Egyptian women have a new message for abusive men in their country: "Be a man and protect her … rather than harass her."
So goes the slogan for the "Atta Eedak" (Cut off your hand) youth campaign against sexual harassment, which was recently launched in a number of Egyptian provinces.
"The campaign […] started with anti-harassment graffiti in the streets of Cairo and a number of rallies in the provinces of Giza, Cairo, Dakahlia, Alexandria and Menoufia," said Sherine Thabet, who created the initiative.
The idea stemmed from a long commentary Thabet posted on her Facebook wall, where she recounted incidents of harassment experienced by her close friends. Soon thereafter, the entry went viral, with thousands of Egyptians posting appreciative comments.
The campaign now has 23,000 supporters on Facebook, she said.
In the upcoming period, campaign participants will hold rallies and protests in many provinces, carrying signs and banners and projecting films on large display screens in the streets, she said.
Other activities include seminars, conferences and monthly demonstrations in a large number of provinces, where participants form human chains and raise banners with anti-harassment slogans.
During demonstrations organised by the campaign, participants have taken to the streets carrying banners with slogans like "I am not a spectacle, I am just like you", "Get a grip on yourself, not on my clothes", "Education means that you learn not just languages but self-respect, too" and "The Egyptian woman has the right to walk freely". Often derived from Egyptian slang and popular proverbs, these slogans are among the campaign's most important weapons, activists said.
Thabet told Al-Shorfa the root of the harassment problem lies in the fact that society does not recognise its existence. Other factors include the victims' silence and the harassers' perception that society "granted him immunity from punishment" on the grounds that the woman's "behaviour drove men to harass her", she added.
On its Facebook page, the campaign is defined as a "community-based grassroots initiative against the various forms of abuse suffered by women in Egyptian society" and says participants view "sexual harassment as one of the worst forms of intellectual terrorism women could face in any society".
Egypt's sexual harassment issue first came under public scrutiny in 2008, when Cairo's criminal court sentenced Sharif Gibril to three years of hard labour in prison and fined him 5,000 pounds ($822) for harassing a woman named Noha Rushdi.
A recent survey conducted by the Egyptian Centre for Women's Rights found that 83% of female participants are repeatedly subjected to various forms of sexual harassment.
According to the survey, many women on the Egyptian street encounter wolf whistles, verbal harassment, inappropriate stares, indecent touching, lewd remarks, unwanted pursuit, stalking and harassing phone calls.
The study also revealed that the vast majority of women do not report sexual harassment, with only 2 % reporting the incident to the police.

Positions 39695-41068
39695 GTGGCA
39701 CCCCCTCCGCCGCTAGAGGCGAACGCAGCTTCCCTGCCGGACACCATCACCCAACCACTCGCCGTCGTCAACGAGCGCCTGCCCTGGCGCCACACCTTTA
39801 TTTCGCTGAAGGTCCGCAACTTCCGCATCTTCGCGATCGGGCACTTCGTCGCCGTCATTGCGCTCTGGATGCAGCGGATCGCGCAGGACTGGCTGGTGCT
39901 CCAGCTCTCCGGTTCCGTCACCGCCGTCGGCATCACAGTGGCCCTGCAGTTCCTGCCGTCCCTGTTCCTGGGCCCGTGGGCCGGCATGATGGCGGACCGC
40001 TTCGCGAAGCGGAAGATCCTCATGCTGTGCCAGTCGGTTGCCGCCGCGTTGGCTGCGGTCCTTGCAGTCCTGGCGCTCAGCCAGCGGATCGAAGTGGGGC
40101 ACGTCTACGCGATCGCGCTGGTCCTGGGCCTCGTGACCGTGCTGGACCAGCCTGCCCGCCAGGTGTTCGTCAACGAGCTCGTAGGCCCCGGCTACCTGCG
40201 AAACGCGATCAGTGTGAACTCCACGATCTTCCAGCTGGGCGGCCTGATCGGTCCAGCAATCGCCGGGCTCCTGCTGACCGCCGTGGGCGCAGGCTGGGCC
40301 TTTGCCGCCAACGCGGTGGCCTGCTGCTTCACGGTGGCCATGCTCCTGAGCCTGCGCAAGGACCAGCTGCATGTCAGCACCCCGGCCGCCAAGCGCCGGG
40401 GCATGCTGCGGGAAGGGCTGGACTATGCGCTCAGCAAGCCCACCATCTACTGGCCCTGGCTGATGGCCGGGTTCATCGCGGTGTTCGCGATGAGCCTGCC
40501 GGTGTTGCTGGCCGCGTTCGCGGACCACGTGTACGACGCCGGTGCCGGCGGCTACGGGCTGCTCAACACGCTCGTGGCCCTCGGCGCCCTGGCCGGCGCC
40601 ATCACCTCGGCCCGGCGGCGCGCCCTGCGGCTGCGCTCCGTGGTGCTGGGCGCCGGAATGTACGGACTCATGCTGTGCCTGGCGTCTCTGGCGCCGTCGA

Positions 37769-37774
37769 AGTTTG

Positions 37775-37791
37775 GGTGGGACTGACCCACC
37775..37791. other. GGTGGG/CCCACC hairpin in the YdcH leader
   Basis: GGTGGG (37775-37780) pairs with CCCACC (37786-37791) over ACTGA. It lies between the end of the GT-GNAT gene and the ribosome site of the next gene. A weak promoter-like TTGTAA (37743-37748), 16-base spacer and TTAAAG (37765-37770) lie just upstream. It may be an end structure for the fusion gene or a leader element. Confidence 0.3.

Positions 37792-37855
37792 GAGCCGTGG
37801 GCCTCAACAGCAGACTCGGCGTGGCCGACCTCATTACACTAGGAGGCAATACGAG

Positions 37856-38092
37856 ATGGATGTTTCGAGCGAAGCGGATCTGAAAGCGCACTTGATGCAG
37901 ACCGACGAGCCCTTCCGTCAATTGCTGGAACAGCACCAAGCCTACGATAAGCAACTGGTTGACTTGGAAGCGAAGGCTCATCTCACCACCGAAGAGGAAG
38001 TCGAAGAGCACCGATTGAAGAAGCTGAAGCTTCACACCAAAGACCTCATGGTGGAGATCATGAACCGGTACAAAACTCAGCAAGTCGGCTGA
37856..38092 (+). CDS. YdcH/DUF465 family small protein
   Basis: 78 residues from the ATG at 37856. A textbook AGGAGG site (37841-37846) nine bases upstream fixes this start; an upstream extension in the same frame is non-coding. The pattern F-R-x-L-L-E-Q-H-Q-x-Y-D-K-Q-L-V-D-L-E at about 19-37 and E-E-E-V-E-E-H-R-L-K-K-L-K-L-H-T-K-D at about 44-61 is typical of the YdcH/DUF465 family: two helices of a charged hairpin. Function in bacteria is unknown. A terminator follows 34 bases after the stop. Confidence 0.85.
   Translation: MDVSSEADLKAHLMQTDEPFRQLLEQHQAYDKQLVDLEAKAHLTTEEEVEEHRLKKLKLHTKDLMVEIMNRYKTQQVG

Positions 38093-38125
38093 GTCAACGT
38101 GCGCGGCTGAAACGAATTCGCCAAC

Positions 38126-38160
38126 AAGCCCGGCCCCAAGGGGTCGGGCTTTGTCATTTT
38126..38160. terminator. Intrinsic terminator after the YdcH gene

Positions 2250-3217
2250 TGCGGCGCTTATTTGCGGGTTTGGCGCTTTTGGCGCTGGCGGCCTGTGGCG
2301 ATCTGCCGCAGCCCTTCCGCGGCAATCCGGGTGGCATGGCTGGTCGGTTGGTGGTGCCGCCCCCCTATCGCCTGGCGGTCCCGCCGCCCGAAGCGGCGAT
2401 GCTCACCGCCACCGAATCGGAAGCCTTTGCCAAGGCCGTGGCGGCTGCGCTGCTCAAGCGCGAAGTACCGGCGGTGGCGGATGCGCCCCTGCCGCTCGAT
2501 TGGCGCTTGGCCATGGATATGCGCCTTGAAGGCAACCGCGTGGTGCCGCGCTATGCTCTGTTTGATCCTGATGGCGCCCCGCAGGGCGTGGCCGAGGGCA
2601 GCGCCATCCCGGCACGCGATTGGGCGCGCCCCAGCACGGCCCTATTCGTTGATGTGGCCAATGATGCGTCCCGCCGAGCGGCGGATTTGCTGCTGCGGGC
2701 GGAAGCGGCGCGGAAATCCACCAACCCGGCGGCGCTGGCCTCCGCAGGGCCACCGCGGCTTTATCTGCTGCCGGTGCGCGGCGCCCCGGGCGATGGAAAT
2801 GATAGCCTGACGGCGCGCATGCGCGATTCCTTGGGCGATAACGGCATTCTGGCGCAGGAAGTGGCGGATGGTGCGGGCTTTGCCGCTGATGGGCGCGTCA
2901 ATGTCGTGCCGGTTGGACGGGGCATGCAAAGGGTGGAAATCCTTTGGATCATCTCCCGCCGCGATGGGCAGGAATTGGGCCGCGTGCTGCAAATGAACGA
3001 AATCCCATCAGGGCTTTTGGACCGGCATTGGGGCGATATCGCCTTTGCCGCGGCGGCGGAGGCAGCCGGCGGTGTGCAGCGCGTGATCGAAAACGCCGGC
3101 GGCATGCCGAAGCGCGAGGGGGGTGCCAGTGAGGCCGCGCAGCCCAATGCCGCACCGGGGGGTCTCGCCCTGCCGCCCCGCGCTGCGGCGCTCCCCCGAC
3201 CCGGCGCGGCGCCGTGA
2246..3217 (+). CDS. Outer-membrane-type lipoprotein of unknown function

Despite this, progress is being made. Many youth movements have emerged following the January 25 revolution, such as the "Nafsi" (Myself), "Respect Yourself", "Girls of Egypt are a red line" and the "No to sexual harassment" movements.
"Atta Eedak" campaign participant Nahi al-Sayed, 23, said a dream of hers is to see society give high priority to this issue, which caused psychological damage in millions of girls and women.
"Girls in Egypt live under tremendous pressure," al-Sayed said. "They are afraid to tell their families they were harassed because their families will lay the blame on them for going out with friends or walking alone in the street."
"At the same time, they know they cannot punish the harasser because many [in the community] do not perceive harassment to be a problem in the first place," she said.
Twenty-eight year-old Marwa Ali, a supporter of "Atta Eedak" and other anti-harassment campaigns, told Al-Shorfa that raising society's awareness about the seriousness of this phenomenon is the most important step towards achieving any kind of lasting remedy.
"Every girl and woman must take positive steps towards eradicating this phenomenon, whether through becoming active participants of anti-harassment campaigns or making their daughters aware [of the importance of reporting] harassment incidents and making them public. This way, harassers will be shunned [by the community] and the phenomenon diminished," Ali said.
In addition to the growing number of youth movements, activists are also pressing government action by calling for a law that criminalises all forms of sexual harassment.
Dr. Samer Suleiman, a senior member in the Social Democratic Party, told Al-Shorfa, "The prevalence of this phenomenon has risen significantly in the past year, which calls to find radical solutions to this problem."
"Therefore, it is imperative legislation is enacted to allow authorities and the community to act and curb this phenomenon."
However, he admitted that new laws are not the only solution.
"Government agencies like the interior ministry, the ministry of social affairs and university research centres should work on providing practical solutions to curtail the problem because legislation alone will not eliminate it", he added.